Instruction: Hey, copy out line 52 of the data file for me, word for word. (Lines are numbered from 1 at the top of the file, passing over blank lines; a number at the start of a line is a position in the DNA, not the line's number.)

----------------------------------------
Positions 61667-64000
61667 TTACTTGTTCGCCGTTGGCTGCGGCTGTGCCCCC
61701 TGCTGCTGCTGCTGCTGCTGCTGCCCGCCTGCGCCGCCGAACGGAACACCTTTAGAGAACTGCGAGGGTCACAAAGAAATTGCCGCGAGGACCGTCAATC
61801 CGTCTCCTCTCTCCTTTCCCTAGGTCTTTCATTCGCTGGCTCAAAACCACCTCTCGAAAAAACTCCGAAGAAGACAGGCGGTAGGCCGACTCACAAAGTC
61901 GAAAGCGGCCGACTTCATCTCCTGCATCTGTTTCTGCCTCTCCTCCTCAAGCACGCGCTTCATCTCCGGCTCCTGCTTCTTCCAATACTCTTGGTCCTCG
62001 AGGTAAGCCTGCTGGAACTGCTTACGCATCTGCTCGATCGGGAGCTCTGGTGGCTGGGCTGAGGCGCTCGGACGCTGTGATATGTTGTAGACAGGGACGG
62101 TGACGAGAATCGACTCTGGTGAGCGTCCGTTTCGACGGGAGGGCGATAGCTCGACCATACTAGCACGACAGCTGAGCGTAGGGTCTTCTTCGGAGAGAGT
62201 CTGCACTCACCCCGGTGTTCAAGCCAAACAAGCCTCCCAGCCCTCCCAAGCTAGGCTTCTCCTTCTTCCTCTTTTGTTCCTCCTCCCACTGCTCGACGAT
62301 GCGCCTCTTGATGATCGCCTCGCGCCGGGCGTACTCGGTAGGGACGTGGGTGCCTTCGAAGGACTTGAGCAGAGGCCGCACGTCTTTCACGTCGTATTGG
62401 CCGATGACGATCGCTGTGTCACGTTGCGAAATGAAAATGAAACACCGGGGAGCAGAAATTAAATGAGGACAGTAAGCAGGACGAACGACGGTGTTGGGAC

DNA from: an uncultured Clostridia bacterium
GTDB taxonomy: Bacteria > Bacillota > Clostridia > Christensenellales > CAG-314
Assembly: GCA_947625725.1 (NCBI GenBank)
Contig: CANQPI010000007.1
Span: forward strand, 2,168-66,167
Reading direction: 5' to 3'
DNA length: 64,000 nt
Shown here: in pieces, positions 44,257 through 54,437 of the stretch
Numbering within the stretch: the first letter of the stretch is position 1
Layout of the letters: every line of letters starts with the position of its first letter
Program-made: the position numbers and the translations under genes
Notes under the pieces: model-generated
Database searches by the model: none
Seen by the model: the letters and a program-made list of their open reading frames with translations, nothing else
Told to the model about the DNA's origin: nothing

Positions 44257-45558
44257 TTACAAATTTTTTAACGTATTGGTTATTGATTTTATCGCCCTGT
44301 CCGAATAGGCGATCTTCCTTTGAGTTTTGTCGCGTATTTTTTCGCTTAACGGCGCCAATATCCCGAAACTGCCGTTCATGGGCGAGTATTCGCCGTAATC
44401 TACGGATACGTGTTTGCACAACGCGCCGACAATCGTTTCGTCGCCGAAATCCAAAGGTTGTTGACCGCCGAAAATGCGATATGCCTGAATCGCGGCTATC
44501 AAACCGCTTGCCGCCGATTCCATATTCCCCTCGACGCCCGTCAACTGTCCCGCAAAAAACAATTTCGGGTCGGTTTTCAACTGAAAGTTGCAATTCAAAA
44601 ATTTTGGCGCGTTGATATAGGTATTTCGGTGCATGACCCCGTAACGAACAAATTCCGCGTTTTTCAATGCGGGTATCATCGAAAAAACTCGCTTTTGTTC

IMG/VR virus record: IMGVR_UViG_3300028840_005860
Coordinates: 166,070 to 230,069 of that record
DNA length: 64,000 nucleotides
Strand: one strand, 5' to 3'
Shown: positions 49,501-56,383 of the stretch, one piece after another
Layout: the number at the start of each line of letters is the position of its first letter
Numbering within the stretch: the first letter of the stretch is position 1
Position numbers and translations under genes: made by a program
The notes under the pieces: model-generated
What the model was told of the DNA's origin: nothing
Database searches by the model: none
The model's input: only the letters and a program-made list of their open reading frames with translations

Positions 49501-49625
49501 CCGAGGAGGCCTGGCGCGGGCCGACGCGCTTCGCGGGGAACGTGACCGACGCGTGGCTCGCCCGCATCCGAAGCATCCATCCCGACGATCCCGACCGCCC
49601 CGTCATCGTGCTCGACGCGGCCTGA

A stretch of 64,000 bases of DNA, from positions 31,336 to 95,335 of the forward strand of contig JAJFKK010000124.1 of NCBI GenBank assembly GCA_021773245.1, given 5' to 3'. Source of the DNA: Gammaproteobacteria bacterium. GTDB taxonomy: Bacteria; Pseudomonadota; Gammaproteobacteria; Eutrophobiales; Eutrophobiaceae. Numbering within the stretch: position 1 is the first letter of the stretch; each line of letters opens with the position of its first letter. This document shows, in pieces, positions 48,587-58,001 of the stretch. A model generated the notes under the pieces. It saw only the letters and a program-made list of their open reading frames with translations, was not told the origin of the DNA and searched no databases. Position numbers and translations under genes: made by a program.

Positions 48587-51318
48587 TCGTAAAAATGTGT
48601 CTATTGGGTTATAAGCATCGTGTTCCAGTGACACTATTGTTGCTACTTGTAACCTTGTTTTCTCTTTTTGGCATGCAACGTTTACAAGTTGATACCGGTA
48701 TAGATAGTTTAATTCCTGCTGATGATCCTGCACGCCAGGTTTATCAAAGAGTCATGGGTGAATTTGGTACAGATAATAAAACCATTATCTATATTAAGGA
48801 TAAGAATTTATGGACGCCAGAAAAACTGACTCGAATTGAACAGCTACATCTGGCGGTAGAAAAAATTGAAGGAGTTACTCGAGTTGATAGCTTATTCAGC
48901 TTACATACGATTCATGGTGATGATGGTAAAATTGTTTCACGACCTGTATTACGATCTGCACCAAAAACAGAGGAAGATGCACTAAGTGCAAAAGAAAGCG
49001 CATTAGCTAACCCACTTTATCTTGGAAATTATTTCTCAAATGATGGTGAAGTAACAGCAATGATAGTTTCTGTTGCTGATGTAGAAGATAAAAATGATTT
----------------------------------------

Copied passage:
48801 TAAGAATTTATGGACGCCAGAAAAACTGACTCGAATTGAACAGCTACATCTGGCGGTAGAAAAAATTGAAGGAGTTACTCGAGTTGATAGCTTATTCAGC